# C1: Pointer Chasing Problem

## I. Movitiation:

Is there any problem for which the \(k\)-round protocol has a big progress compared to the \((k-1)\)-round protocol? What is that problem?

\(\textbf{Initial Definitinon.}\) We restrict the famous Alice and Bob communication model with \(k\) rounds. Each player is given a list of \(n\) pointers, each pointing to a pointer to the list of the other. The task is to follow those pointers from \(v_0 \in \text{Alice}\) to find the \(k\)-th pointer.

\(\textbf{Informal Definitinon}\). There are \(k+1\) layers of vertices: \(L_0,\ldots,L_k\). In the top layer \(L_0\), there is only one vertex \(v_0\), and all the other \(k\) layers have \(n\) vertices. Each node in one layer has exactly one direction to a vertex in the next layer. We let Alice know the edges coming out of even layers and let Bob know the edges coming out of the odd layers of vertices. Then, we can imagine the “pointer chasing”. The goal is to find the \(k\)-th pointer, i.e., the node \(v_{k+1}\) (or both of palyers will know \(v_k\)).

When Alice starts first, it is easy to give a \(k\)-round complexity algorithm with \(k\log n\) bits of communication.

\[\textcolor{blue}{\text{What about } (k-1) \text{ rounds?}}\]It is much harder! For simplicity, we use \(CC^{A, k}(f)\) to denote the communication cost of any protocol \(f\) in which \(A\) sends the first message using \(k\) rounds. The define of \(CC^{B, k}(f)\) follows similarly.

\(\textbf{Formal Definition}\). Let \(V_A, V_B\) denote two disjoint sets of \(n\) vertices each and \(V = V_A \cup V_B\). Let \(F_A = \{f_A \mid f_A: V_A \to V_B\}\) and \(F_B = \{f_B \mid f_B: V_B \to V_A\}\). Let \(f(v) = f_A(v), \forall v\in V_A\) and \(f(v) = f_B(v),\forall v \in V_B\). The goal of pointer chasing is to compute \(g_k: F_A \times F_B \to V\) defined by \(F_k(f_A, f_B) = f^{(k)}(v_0)\), where \(f^{(0)}(v) = v\), and \(f^{(k)}(v) = f(f^{(k-1)}(v))\) for \(k>0\).

## II. The Upper Bound

\(\textbf{Theorem } 1\). \(CC^{B,k}(g_k) = O(n\log ^{(k-1)}n)\) for all \(k \leq \log ^*n\).

\(\textbf{Proof}\). This theorem says that if Bob first sends the messages, there is an algorithm that can find \(v_k\) within \(k\) rounds using \(O(n\log ^{(k-1)}n)\) bits.

Let us start from the base case \(k=2\). Our goal is to design an algorithm using one round. Bob sends all of his input, all \(n\) vertices mapping (\(f_B(v)\) for each \(v\in V_B\) ) in \(L_1\) to Alice, who holds \(L_0 (v_0)\) and \(L_2\). Then, we can find \(v_2\). When we know \(v_2\), we know \(v_2\to v_3\), i.e., the second pointer. Here, we use \(O(n\log n)\) bits in total.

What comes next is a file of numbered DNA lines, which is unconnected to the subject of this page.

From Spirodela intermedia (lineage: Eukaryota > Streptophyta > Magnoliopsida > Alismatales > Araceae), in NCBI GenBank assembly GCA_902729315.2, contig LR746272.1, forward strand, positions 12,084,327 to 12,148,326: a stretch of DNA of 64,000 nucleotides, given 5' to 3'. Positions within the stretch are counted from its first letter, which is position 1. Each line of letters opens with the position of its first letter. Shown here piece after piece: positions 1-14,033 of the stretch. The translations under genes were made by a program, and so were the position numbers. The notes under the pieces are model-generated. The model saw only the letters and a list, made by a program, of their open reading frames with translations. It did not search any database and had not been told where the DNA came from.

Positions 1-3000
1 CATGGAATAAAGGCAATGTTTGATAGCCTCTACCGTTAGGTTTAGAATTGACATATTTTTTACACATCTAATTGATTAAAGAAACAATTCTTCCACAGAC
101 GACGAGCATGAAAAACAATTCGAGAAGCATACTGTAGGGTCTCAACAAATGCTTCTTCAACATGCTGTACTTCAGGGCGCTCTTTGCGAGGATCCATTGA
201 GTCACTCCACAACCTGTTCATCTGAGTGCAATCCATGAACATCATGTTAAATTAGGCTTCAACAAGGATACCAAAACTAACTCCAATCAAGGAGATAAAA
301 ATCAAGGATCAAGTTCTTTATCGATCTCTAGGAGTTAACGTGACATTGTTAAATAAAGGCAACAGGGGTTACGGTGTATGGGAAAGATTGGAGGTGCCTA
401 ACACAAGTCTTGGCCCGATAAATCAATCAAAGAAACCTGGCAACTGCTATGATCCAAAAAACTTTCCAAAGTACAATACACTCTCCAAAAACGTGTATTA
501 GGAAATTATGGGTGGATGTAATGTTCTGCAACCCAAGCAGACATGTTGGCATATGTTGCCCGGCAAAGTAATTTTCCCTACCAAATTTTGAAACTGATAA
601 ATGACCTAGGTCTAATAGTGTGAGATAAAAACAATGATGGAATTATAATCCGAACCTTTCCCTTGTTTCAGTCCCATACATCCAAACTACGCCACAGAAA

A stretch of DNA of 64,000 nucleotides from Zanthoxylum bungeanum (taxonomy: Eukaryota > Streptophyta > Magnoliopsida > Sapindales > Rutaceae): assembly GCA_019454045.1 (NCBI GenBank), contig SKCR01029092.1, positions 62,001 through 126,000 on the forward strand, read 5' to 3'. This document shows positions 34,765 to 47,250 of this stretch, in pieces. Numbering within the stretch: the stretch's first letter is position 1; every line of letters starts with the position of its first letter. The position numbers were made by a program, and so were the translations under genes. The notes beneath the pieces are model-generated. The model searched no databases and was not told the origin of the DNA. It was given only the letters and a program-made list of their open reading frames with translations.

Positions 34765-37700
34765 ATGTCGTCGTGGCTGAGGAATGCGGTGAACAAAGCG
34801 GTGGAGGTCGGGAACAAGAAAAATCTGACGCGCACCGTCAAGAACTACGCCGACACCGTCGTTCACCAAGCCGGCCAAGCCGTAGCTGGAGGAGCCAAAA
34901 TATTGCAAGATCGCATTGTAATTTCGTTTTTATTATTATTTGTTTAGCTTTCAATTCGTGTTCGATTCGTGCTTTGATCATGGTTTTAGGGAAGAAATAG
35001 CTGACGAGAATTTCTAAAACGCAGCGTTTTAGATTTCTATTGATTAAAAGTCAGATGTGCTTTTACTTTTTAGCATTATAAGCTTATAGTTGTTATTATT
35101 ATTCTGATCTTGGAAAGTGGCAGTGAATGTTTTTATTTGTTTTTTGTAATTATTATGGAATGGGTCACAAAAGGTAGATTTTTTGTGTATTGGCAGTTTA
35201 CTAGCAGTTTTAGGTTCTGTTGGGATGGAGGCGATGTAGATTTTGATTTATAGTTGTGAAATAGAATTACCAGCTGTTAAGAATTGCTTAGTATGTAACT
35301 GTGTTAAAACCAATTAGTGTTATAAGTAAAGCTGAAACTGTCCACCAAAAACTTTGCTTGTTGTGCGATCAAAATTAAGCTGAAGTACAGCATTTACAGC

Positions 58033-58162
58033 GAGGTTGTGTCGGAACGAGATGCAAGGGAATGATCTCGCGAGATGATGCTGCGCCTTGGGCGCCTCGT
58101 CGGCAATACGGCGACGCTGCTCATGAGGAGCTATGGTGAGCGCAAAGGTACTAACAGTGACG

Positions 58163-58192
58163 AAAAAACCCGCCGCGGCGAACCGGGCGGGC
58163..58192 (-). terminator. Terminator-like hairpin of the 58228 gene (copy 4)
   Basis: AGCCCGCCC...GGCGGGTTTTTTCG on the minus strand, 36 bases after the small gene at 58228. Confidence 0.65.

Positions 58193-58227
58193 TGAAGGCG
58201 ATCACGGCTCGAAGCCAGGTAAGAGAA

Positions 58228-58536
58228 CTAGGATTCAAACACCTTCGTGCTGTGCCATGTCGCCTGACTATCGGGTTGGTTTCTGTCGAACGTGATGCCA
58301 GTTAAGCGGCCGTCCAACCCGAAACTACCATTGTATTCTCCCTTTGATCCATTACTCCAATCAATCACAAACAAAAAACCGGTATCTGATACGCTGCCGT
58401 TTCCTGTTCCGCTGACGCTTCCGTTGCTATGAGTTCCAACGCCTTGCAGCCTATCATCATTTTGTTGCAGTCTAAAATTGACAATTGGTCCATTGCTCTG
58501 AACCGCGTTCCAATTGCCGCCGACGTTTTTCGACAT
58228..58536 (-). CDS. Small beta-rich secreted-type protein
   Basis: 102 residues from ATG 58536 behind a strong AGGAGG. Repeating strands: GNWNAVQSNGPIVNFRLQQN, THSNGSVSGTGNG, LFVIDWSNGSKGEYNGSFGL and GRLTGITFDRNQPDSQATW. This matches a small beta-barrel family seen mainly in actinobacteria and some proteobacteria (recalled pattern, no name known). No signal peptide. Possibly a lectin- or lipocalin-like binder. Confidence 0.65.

We can do better for a more general \(k\). Instead of sending the whole vertices mapping, we have the following procedure.

- Bob sends the last \(\log ^{(k-1)}n\) bits fo of the vertices mapping to Alice.
- Alice receives the mapping, i.e., the last \(\log ^{(k-1)}n\) bits of \(f_B(v_1)\), and sends \(v_1 = f_A(v_0)\) and the last \(\log^{(k-2)}n\) bits of vertices mapping, i.e., \(f_A(v)\) for each possible \(v\in V_A\) to which \(v_1\) points, which indicates possible pointers.
- Repeat until the end.

The main idea of the above procedure is to divide \(L_i\) into \(2^{b_{i+1}}\) blocks where \(b_1 = 0\), each of size \(\lceil \frac{n}{2^{b_{i+1}}}\rceil\). For each time, we map blocks to blocks. Finally, the size of the block is one, and we find \(v_k\). Let \(B_i\) denote the block containing the target \(v_i\). Then, it is easy to see that the communication cost is \(b_{i+1}\lvert B_i\rvert\). After calculation, we obtain the upper bound.

## III. Lower Bounds

\(\textbf{Simple Version}:\) The \(\Omega(n)\) bound.

\(\color{red} \text{To be continued \ldots}\)

## Reference

[1]. Nisan, Noam, and Avi Widgerson. “Rounds in communication complexity revisited.” *Proceedings of the twenty-third annual ACM symposium on Theory of computing*. 1991.

[2]. Ponzio, Stephen J., Jaikumar Radhakrishnan, and Srinivasan Venkatesh. “The communication complexity of pointer chasing.” *Journal of Computer and System Sciences* 62.2 (2001): 323-355.